The remarks, however, are likely to mean little in the confirmation hearings – not yet scheduled – unless Kagan herself takes the Republican bait. In the end, neither Kagan’s past remarks nor her lack of a judicial record is likely to have a determining factor on her candidacy.
There is nothing to suggest that Kagan will have to be any more forthcoming in her opinions than other nominees have been.
Perhaps the opposite could even be true. As a nominee who so far lacks any flash points regarding her candidacy – no Sotomayor-esque “wise Latina” remark, for example – the less she strays from script the less likely she is to stir up trouble.
Former House Speaker Newt Gingrich told “Fox News Sunday” that President Obama should withdraw her nomination because of that decision – calling her anti-military at a time when America is fighting two wars. But Sen. Scott Brown (R) of Massachusetts has said her explanation satisfied him.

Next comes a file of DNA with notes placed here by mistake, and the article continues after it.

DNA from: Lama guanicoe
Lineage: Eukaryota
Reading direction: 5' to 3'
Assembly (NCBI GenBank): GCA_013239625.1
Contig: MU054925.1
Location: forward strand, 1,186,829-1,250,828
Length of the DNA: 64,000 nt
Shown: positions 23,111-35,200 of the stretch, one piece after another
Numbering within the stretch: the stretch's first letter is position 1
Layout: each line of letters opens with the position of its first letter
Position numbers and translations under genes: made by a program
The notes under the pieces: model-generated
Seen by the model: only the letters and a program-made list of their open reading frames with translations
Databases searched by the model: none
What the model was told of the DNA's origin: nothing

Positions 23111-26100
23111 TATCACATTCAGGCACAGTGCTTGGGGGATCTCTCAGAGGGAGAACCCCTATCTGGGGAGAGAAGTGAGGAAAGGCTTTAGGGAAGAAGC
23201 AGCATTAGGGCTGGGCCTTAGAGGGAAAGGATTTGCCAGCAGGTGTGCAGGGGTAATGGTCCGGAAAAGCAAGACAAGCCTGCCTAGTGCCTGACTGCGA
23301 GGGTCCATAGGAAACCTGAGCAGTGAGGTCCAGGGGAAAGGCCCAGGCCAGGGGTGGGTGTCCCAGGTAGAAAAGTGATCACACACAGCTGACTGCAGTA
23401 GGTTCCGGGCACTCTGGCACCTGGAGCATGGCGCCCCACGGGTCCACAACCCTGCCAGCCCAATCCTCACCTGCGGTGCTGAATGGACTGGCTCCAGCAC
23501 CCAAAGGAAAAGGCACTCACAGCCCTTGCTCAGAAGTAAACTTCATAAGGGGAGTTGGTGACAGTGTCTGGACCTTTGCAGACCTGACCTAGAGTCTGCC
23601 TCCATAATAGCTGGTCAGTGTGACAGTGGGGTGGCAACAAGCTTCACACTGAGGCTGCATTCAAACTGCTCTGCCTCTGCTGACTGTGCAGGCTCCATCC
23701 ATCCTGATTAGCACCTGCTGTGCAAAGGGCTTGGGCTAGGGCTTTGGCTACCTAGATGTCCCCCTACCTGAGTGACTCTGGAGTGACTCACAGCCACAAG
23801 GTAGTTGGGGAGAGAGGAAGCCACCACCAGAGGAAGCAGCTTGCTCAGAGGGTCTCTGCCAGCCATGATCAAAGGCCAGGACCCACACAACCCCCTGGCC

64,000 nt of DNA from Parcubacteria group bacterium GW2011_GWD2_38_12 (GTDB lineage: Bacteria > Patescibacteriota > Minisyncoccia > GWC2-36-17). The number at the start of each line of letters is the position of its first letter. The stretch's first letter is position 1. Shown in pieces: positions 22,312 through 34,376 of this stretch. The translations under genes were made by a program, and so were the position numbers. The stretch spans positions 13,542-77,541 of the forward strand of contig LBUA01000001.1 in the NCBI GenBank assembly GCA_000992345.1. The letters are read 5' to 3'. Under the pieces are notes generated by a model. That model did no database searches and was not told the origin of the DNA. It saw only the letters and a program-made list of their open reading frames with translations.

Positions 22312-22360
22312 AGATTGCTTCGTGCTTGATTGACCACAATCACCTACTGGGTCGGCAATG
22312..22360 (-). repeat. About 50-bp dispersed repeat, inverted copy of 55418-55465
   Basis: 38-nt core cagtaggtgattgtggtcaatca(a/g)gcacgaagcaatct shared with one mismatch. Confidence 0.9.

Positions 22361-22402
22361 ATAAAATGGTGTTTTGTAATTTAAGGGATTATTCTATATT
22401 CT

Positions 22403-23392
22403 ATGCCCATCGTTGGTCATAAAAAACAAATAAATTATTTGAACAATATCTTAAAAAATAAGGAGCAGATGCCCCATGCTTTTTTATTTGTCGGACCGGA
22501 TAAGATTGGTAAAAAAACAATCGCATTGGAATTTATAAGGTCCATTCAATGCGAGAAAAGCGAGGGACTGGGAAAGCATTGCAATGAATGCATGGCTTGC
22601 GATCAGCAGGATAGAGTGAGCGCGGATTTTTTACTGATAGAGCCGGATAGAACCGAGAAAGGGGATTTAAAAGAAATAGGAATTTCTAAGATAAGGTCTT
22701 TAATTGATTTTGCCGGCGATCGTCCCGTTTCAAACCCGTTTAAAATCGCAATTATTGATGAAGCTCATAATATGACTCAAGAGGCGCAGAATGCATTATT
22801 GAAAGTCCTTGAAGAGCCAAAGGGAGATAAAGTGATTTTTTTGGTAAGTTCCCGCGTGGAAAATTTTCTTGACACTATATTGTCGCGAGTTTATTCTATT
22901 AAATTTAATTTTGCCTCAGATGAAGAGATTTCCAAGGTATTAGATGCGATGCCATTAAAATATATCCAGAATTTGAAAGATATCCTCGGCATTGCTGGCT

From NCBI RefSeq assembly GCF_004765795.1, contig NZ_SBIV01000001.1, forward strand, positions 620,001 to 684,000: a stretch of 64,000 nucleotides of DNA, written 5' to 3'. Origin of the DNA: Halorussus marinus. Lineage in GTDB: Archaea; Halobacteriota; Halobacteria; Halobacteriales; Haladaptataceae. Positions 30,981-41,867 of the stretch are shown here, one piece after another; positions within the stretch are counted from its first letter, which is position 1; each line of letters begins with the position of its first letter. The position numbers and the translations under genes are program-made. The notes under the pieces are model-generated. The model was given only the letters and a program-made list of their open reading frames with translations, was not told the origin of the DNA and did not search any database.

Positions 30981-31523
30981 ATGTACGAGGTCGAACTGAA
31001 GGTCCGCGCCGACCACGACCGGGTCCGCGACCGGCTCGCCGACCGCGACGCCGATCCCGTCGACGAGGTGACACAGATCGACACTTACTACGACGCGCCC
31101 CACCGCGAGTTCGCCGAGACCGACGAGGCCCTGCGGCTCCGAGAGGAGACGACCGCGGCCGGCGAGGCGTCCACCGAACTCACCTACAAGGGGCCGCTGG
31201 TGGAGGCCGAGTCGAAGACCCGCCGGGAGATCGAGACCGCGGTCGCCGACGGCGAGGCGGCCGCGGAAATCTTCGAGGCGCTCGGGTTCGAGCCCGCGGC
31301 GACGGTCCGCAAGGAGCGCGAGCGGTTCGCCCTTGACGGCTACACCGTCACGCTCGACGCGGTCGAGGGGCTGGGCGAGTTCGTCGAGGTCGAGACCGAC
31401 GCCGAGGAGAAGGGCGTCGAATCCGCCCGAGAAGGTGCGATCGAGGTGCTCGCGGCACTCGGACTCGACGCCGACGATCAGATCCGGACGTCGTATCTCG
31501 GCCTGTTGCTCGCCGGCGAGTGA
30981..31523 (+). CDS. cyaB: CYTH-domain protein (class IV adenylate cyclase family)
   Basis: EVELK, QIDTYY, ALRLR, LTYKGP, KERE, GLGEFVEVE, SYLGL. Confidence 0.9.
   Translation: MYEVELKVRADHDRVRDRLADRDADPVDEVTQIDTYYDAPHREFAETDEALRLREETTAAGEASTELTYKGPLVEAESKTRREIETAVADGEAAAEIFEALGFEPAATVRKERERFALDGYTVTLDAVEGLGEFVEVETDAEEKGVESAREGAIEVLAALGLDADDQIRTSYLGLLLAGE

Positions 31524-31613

If Kagan keeps her composure, there appear to be no major stumblingblocks.
That said, senators of both sides will clearly want some guide of how she will act as a justice. Without a record to scrutinize, liberals as well as conservatives will want an indication of how she might interpret law on the litmus issues, such as abortion.
Some of those questions could be answered in documents in possession of the Bill Clinton presidential library. Kagan was an adviser to the Clinton administration from 1995 to 1999, and the 160,000 pieces of paper held by the library could show how she sought to influence the Clinton administration and Congress on a range of topics.
The Obama administration has asked the Clinton library to expedite the process of releasing the documents, which was expected to take place this summer.
Short of any blockbusters in the documents, even some Republicans see no impediment to Kagan becoming a Supreme Court justice. The only means by which the Republicans could block her approval is through a filibuster.